So on March 12, 2011, I flew to Ohio. We did not announce that event to the public — it was for registered attendees only — so I had no friends or supporters there. It was weird to be the only liberal and freethinker in a huge ballroom full of uber-devout evangelical and Roman Catholic anti-choice conservatives, many praying and crying with arms lifted. The program that evening began with a gala dinner and a youth choir, followed by our debate: “God, Morality & the Dignity of Human Life.” (You can hear the debate here.)

During the debate, I mentioned that I saw a number of people wearing “WWJD” buttons. (“What would Jesus do?”) I pointed out that the bible is silent about abortion. It never addresses the problem of an unwanted pregnancy. Jesus did not say a single word about abortion. “So if you want to do what Jesus did, you should keep your mouth shut about abortion,” I advised.

Dinesh responded that even though Jesus did not exactly teach anything specific about abortion, we can infer what he would have said based on everything else he said about the dignity of life. The audience, which had grunted at my remark, was naturally appreciative of Dinesh.

As soon as I got home, I signed the $2,500 check over to The Women’s Medical Fund, the longest continuously operating abortion charity in the United States, founded by FFRF’s principal founder Anne Nicol Gaylor and currently co-administered by Annie Laurie Gaylor. (The Women’s Medical Fund is entirely volunteer and last year helped more than 1,000 low-income women exercise their constitutional right to end unwanted pregnancies.) So thanks to Dinesh D’Souza, the Cleveland Right To Life helped at least ten Wisconsin women obtain a safe abortion.

No more debates

In October 2016, Dinesh invited me to do another debate:

Dan, how are you doing? It’s been a while. I’ve been embroiled in my usual political controversy prior to the election. The latest film, “Hillary’s America,” is now out on DVD, and my accompanying book got to the top of the New York Times best-seller list.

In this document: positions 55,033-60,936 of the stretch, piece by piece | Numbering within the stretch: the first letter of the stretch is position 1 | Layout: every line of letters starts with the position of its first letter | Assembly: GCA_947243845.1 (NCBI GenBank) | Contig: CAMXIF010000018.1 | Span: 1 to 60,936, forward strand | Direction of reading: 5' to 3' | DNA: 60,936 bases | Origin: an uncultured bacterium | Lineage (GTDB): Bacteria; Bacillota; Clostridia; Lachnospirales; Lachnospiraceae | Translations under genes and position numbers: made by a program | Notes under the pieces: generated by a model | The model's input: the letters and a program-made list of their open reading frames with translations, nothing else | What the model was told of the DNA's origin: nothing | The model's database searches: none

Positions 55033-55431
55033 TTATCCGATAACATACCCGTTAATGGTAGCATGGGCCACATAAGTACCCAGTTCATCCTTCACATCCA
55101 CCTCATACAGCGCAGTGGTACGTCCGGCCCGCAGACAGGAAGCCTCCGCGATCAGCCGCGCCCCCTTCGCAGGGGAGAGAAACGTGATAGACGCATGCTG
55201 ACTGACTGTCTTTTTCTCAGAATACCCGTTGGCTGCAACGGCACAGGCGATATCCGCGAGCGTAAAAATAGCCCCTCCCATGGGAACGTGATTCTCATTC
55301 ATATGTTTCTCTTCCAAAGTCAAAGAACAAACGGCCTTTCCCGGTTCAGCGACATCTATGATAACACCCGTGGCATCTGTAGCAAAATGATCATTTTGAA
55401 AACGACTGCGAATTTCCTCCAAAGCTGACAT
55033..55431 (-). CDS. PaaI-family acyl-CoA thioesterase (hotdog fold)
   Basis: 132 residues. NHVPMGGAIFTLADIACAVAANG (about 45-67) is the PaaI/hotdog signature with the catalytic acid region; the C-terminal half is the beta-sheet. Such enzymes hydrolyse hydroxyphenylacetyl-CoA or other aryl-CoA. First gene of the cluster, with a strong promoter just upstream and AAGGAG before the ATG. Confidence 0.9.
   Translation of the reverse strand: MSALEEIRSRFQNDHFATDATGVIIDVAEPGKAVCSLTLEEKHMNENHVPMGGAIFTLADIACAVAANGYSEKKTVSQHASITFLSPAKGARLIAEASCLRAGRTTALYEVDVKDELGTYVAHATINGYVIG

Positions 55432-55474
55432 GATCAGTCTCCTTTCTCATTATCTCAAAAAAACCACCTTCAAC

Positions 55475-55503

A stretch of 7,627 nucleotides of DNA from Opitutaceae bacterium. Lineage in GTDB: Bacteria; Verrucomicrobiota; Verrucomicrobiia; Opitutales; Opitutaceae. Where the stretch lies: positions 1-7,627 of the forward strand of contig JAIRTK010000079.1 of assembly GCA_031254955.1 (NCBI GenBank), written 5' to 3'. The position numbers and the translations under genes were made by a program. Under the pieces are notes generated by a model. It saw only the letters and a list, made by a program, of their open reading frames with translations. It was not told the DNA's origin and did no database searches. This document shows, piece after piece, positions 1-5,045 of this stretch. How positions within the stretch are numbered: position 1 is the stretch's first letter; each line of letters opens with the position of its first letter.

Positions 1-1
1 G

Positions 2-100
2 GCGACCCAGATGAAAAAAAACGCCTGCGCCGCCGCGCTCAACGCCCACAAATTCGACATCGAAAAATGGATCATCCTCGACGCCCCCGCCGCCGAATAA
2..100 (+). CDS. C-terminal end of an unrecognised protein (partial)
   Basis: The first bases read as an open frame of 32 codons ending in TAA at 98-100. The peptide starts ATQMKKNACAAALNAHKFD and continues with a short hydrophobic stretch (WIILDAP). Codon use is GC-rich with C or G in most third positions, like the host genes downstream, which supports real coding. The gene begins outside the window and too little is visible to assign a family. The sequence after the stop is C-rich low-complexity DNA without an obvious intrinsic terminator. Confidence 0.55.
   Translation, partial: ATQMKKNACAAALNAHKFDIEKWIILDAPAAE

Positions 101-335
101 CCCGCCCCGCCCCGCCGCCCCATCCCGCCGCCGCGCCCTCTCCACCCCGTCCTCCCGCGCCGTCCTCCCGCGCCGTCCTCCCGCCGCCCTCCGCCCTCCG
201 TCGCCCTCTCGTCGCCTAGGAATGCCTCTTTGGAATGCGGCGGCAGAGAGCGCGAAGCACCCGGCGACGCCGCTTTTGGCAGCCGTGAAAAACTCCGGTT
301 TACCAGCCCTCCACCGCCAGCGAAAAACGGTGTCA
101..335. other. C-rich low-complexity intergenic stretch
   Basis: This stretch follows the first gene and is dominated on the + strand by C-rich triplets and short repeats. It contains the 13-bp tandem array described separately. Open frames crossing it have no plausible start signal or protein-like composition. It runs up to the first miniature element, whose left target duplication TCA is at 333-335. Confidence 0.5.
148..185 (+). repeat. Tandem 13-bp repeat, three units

Hey, I spoke at Pastor John Hagee’s Cornerstone Church in San Antonio a few weeks ago. They expressed an interest in my debates, and I told them I’d be open to doing one at their church. I know you aren’t shy about debating in “unfriendly” environments — just like me.

So: would you be interested in debating with me on Sunday, July 23, 2017? This would be an evening event at the church. We can work out the topic, but I propose something like, “Is Christianity Good for You — and For the World?”

The church would pay a modest honorarium, probably something in the $2,500 range, and of course cover your travel expenses.

If you’re interested, we can work out the final details. Let me know.

best, Dinesh

This time I knew the story of his cheating, divorce and felony conviction — not to mention his biased and debasing films — so I turned him down. I told him that it would not help FFRF’s or my image to be associated with him anymore. I said I would be happy to debate at Hagee’s church if they found another opponent.

Dinesh was surprised at my response. The church wanted a debate only if he were involved. He told me that his star is shining in the evangelical community even brighter than before and sent me a photograph of himself speaking before a massive crowd at Liberty University. This all proves that his reputation has not been tarnished in the least.

I think that says a lot.